In January 2020, El Camino College and West Los Angeles College secured a grant from the California Apprenticeship Initiative (CAI) to support their newest pre-apprenticeship and apprenticeship programs—Bio-Flex—designed to train incumbent workers and attract new employees to the biosciences industry. Both programs aspire to connect employers to a diverse workforce by offering job seekers who are interested in exploring careers in biosciences a comprehensive career pathway.
El Camino and West Los Angeles College designed Bio-Flex with employers, educators, and industry partners, including the South Bay Workforce Investment Board (SBWIB). The partners built on their experience of creating a flexible pre-apprenticeship program for the aerospace industry—the Aero-Flex Pre-Apprenticeship program (AFPA). Using the employer directed AFPA as a model, they developed a three-track pathway for the Bio-Flex Pre-Apprenticeship that includes work readiness skills training, industry-specific occupational skills training, on-the-job training (OJT), and work-based learning experiences. At the end of eight weeks, the result is a stackable, industry-recognized credential for each of the three training modules completed. Individuals who want to pursue a career in biosciences can receive paid work experience with options for enrollment into the Bio-Flex Apprenticeship Program or secondary education.
Dr. Wendie Johnston and Robert C. Bishop, Ph.D., of the Pasadena Bio Collaborative Incubator with students who completed the Bio-Flex program.
The partners, who received the grant in January, have already made significant progress on the Bio-Flex program. After the first three months, they have submitted standards for registering the apprenticeship and two occupations —Production Technician and Maintenance Technician—with the U.S. Department of Labor (USDOL). Next, they will file these two occupations with the California Division of Apprenticeship Standards (DAS), as they work on a third occupation – Quality Assurance Specialist. Once these three occupations are registered, the program intends to enroll 50 apprentices from all over California. Local apprentices can enroll in the El Camino program, while distance learners can enroll by tailoring the flexible program to fit the skills training available in their region.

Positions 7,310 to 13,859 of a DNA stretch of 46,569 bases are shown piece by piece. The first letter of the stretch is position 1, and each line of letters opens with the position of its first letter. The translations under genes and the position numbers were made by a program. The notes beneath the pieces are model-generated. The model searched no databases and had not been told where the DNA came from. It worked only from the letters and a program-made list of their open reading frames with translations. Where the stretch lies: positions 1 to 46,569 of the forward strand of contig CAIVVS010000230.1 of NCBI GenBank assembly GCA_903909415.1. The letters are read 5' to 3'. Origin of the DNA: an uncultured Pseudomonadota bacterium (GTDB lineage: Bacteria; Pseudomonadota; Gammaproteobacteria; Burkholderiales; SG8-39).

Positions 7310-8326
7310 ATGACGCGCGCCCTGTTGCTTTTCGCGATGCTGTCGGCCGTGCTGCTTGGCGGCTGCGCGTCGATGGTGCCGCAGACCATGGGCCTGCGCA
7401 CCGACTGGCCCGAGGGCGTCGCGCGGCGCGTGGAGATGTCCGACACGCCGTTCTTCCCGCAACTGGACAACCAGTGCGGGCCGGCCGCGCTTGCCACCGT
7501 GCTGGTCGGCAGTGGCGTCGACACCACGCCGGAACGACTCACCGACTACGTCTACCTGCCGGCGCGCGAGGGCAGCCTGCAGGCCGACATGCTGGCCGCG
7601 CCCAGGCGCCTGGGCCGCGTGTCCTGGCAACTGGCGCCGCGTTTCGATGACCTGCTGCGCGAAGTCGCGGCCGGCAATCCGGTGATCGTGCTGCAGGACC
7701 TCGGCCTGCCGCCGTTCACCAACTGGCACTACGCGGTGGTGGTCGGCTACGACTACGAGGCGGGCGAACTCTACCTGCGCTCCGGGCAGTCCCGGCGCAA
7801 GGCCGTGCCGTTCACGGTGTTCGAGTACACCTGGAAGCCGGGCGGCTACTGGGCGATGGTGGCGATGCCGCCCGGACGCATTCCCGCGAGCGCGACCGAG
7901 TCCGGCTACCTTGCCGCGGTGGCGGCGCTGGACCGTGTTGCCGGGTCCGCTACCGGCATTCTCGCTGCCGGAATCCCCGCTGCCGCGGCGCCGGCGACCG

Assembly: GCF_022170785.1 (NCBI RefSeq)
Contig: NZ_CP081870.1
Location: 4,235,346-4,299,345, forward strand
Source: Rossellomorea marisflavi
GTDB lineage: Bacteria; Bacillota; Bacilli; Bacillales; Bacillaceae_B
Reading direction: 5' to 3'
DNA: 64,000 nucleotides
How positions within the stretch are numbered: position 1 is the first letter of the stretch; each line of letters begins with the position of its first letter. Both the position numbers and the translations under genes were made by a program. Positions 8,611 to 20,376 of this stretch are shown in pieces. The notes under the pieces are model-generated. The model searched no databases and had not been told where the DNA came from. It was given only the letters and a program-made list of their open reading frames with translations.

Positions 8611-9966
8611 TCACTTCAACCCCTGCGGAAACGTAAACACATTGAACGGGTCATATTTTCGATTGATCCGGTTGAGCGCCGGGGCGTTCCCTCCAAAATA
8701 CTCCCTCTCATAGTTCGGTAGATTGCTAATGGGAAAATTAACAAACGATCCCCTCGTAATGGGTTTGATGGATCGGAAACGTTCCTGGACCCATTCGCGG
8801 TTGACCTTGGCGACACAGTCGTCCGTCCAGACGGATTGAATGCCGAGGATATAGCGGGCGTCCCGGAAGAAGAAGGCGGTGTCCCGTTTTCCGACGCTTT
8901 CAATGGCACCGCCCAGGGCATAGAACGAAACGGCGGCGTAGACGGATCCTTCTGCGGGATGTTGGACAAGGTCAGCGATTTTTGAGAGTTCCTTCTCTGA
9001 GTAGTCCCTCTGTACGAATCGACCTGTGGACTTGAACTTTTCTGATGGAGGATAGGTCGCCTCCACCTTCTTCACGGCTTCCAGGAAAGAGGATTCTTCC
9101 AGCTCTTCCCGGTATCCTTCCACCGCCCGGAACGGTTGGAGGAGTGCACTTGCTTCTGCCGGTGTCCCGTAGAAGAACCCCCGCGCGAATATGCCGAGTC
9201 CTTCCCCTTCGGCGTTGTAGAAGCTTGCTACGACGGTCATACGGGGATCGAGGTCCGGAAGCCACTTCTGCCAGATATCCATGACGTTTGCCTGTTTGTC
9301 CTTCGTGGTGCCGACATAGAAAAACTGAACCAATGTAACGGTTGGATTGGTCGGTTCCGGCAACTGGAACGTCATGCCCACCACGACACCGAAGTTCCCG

The “Flex Model” first began with AFPA in 2016. With the support of earlier CAI grants, El Camino and West Los Angeles College helped develop employer-driven pre-apprenticeship and apprenticeship curricula that would meet the workforce development needs of the aerospace engineering industry, participating manufacturers, and apprentices. At the end of the program, students receive a certificate from USDOL and DAS, may also receive a certificate or degree from the college, and employers have a highly skilled and trained workforce.
The design process of both the Aero-Flex and Bio-Flex programs has been a collaboration between colleges and industry partners, facilitated by SBWIB, which supported the colleges in the grant writing process and matched employers with OJT skills and classroom training. “We only want to work on things that are needed by the employers, because that ensures that the individual is likely to be hired,” says Chris Cagle, the Regional Affairs Manager for SBWIB, “We want to be nimble in that way and we’re always moving and adjusting with the market so we can act quickly.”
Moving forward, the Bio-Flex team hopes to add two new apprenticeship programs for additional sectors: Energy-Flex and Health-Flex. Energy-Flex would train individuals who are working with existing energy technologies on newer, carbon-free emission technologies. Similarly, Health-Flex would provide labor and delivery training and other healthcare training as directed by employers. The same “Flex Model” will roll over to these industries and would also include Pre-Apprenticeship and registered Apprenticeship occupations.